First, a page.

ahead of the curve

The Street-Style Account Where Size Doesn’t Matter

Kellie Brown, the curator of And I Get Dressed. Photo: Courtesy of Kellie Brown

Within the fashion business, street-style photos are used for idea generation and shoot preparation. Outside of the industry, women look to them for inspiration and styling ideas. They might seem frivolous, but they have a real impact on how we visualize what is stylish. Yet the world of street style is unfailingly thin and white, and those involved in producing the pictures — from photographers to influencers to editors — say they can’t find an easy solution to what’s become an obvious problem.

That’s why Kellie Brown started And I Get Dressed, an Instagram account dedicated to showcasing good street style on all sorts of bodies. Brown, an influencer in her own right, swears by the motto “All women can be inspired,” and by carefully curating a size-inclusive Instagram of stylish women, she’s proving that inspiration can come from anywhere and anyone.

Below, Brown talks to the Cut about street style and diversity.

What made you start And I Get Dressed?
I started the account a couple years ago after noticing how segregated Instagram was. On the one side there were street-style accounts, and on the other side were black girl accounts or fat girl accounts. While I understand the need for places where people feel visible and recognized, I kept wondering if there was a place where style wasn’t segregated.

What if street style was just what’s fly, and it didn’t matter what size the person was? Like a size 14 or 24 girl looking stellar next to a girl who’s a 6 or an 8 or a zero, with black girls, white girls, Asian girls, Latin girls, and everything in between. It wouldn’t be about what you are. It would be more about what you’re wearing.

What were your initial goals with the account?
In the beginning, I was trying to create a more elevated space for plus-size fashion, as well as an inclusive space where everybody can look at everybody and be inspired. I have plenty of skinny followers who are like, “I’m not plus size, but I follow you because I love how you dress or I like your personality” — that kind of thing. And in the same way, I follow accounts of people who are thin, not because I’m body-worshiping them but because I am curious about how they mix blue and green together or wear polka dots. People will click “like” on a skinny girl, and they’ll click “like” on a fat girl, and they’ll click “like” on this really cool outfit.

It’s interesting that you use the word “elevated.” It comes up often when we’re talking about plus-size fashion. Why is that?
I think it comes from history. For so long, plus-size clothing has skewed older and the trends have been dumbed down because the brands are making assumptions about what plus-size women want. When you’re skinny, you’re allowed to have Ralph Lauren and be preppy. You’re allowed to be in Acne and be cool and wear clothes with a downtown vibe. You’re allowed to have all these different personalities. But plus-size fashion brands tend to treat plus-size women as one breed.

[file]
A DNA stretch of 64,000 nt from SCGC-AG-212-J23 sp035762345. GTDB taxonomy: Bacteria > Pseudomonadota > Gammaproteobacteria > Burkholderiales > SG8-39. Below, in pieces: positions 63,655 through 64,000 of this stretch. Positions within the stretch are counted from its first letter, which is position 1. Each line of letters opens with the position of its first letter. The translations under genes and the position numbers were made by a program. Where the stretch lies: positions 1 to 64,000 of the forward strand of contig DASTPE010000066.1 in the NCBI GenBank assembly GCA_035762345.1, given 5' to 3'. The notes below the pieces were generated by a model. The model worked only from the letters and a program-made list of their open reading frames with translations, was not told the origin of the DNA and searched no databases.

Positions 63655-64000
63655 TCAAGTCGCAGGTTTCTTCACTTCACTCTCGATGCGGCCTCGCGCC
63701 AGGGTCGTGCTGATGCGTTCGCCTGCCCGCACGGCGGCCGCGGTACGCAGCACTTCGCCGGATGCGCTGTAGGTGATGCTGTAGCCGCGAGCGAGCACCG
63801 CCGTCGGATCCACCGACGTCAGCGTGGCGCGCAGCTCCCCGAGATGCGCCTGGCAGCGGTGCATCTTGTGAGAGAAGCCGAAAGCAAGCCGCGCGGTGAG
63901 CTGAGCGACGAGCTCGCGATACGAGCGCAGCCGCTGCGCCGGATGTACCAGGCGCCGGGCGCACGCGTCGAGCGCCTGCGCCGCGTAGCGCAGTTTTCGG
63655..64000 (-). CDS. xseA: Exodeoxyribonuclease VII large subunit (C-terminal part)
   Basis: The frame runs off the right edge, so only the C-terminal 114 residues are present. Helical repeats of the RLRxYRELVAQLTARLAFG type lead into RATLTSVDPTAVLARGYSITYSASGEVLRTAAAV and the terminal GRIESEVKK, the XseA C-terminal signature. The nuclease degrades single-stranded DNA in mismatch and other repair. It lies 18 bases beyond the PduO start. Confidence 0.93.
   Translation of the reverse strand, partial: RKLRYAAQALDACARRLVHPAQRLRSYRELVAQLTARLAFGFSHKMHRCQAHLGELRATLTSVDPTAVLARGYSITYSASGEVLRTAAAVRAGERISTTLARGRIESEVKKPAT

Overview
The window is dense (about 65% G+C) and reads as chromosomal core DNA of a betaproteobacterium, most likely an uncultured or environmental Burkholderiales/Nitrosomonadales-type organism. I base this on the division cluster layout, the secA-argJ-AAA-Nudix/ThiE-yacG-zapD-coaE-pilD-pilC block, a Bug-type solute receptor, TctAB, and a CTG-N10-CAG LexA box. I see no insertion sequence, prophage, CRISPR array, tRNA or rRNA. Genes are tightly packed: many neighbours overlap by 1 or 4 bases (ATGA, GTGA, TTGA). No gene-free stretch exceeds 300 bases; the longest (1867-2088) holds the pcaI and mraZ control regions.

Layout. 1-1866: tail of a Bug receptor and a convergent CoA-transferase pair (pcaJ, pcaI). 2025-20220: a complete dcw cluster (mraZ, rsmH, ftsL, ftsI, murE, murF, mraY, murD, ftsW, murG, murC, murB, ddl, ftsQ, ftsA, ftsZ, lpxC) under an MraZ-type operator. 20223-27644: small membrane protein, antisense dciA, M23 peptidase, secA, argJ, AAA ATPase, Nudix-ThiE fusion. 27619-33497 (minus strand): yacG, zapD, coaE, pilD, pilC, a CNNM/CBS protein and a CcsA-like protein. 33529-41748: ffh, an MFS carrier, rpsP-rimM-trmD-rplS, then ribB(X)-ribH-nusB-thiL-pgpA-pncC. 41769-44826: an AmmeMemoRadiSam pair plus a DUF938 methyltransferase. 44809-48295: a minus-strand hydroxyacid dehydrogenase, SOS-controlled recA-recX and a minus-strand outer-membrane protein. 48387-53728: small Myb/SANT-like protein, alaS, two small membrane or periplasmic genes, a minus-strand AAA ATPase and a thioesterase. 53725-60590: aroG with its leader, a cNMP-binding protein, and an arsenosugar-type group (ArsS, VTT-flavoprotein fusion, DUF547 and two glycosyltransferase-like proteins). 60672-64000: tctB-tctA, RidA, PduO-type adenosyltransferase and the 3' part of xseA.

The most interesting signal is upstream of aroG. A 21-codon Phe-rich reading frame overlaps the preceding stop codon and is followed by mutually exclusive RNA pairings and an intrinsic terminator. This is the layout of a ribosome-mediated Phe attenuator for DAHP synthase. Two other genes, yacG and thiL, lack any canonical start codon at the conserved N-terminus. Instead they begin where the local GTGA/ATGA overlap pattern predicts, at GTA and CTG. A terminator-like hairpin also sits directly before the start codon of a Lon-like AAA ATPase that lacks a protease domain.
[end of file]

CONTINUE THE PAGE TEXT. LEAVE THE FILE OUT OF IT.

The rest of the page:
Things have moved in a better direction in the last few years, but for a long time, brands assumed plus-size women didn’t want to mix prints, or wear bright colors, or even be seen at all. The need for elevation stems from the fact that there’s a lot of bigger people who love fashion. We’re not all waiting to lose weight before we purchase clothes. We’re not all looking to hide.

Some people in mainstream fashion seem to believe that plus-size style has nothing to do with their world — that it’s a separate universe. What would you say to someone like that?
I always make the comparison to an interior designer. Interior designers can be skinny or fat, but what matters is that they understand color, proportion, textures, placement. All these things apply when you’re getting dressed. And it’s not like if you’re bigger in your body that your brain suddenly doesn’t work in that creative space. So just because I’m fat doesn’t mean I’m not talented. And what I’m good at is understanding colors, proportions, patterns, textures, and style.

And what would you say to street-style photographers whose photographs lack diversity?
Fat women are blatantly ignored. I can’t tell you how many times I’ve walked down the street and been shoulder-checked by a man walking clear into me. It’s like if you’re not their preference or something, they don’t even see you. And because street-style photographers are trained to shoot a certain aesthetic, they’re not even looking at that fat girl’s clothing. They just see that she’s bigger and automatically erase her from their mind. They’re not dissecting her the way that they might a skinny girl who’s walking down the street, to say, “Well, she’s wearing the this bag, and that’s popular, so I should shoot her.”

That’s what I like about the And I Get Dressed Instagram. It’s curated by me, with photos held to a high standard that’s solely about style. I want people to just go to the account and be like, “I need an idea for what to wear today. Oh, wait, that girl did polka dot shirt with khaki pants and it actually looks super cute! I’m going to try that.”

This interview has been edited and condensed.

The Street-Style Account Where Size Doesn’t Matter